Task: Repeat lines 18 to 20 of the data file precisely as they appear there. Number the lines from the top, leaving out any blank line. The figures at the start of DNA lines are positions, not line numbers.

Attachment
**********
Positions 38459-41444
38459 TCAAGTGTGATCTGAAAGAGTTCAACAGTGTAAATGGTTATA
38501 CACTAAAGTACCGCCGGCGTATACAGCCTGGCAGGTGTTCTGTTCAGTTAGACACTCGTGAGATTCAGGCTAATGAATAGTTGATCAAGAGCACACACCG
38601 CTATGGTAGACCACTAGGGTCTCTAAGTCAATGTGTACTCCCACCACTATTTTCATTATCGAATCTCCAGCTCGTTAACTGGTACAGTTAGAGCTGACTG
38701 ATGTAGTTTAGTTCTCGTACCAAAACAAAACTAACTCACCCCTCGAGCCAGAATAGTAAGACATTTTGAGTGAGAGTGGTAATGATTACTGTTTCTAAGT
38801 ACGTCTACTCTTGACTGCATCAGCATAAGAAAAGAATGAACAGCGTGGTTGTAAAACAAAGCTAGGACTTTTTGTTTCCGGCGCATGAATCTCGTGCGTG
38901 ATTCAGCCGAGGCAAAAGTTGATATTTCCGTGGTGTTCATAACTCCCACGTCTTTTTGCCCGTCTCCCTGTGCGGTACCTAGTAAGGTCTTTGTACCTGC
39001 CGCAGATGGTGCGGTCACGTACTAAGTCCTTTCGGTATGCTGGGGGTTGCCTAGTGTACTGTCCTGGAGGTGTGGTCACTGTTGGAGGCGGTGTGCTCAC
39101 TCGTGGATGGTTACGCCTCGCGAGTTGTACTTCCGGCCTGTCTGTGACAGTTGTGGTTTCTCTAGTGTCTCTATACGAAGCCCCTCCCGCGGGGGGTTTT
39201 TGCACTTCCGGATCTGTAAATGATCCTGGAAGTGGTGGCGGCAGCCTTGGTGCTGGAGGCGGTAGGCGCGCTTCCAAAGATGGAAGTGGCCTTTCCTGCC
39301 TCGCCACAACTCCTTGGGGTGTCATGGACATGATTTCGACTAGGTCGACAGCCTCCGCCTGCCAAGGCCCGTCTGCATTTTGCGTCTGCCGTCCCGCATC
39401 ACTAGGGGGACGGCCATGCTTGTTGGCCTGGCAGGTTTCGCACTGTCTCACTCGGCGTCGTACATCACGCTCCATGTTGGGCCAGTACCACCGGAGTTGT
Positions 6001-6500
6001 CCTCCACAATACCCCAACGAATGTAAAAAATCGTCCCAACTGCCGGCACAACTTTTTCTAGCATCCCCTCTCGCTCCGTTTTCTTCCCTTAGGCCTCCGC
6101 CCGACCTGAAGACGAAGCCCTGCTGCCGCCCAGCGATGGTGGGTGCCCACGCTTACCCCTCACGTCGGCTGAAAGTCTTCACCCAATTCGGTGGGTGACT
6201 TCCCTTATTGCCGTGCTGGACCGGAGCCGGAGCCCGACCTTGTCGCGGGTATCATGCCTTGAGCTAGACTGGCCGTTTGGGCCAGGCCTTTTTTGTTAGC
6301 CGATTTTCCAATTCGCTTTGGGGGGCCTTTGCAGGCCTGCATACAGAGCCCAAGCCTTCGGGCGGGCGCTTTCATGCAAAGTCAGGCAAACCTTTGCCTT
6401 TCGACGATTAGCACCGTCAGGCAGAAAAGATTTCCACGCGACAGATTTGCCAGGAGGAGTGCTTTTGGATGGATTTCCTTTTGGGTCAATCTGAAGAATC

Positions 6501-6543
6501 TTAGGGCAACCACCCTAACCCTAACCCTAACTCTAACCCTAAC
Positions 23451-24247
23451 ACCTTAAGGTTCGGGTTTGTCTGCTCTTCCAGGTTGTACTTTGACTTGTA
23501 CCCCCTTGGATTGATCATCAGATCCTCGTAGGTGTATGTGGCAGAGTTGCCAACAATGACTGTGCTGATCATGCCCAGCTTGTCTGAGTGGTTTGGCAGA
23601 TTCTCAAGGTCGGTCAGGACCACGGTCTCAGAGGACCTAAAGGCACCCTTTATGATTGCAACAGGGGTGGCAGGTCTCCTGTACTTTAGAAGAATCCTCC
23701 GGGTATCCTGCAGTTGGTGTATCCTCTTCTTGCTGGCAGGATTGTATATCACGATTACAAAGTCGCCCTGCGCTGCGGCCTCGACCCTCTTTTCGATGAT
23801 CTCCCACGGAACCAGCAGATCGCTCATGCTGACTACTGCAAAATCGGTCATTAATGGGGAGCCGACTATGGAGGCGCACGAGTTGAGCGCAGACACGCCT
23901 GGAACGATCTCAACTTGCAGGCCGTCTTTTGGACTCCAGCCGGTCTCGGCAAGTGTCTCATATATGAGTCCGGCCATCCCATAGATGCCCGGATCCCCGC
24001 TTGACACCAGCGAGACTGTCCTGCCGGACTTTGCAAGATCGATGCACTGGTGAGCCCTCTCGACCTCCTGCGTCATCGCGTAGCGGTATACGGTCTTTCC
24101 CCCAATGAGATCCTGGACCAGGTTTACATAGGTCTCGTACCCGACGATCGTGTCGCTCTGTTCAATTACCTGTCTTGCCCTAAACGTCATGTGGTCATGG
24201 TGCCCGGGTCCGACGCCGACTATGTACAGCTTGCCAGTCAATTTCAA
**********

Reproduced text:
6401 TCGACGATTAGCACCGTCAGGCAGAAAAGATTTCCACGCGACAGATTTGCCAGGAGGAGTGCTTTTGGATGGATTTCCTTTTGGGTCAATCTGAAGAATC

Positions 6501-6543
6501 TTAGGGCAACCACCCTAACCCTAACCCTAACTCTAACCCTAAC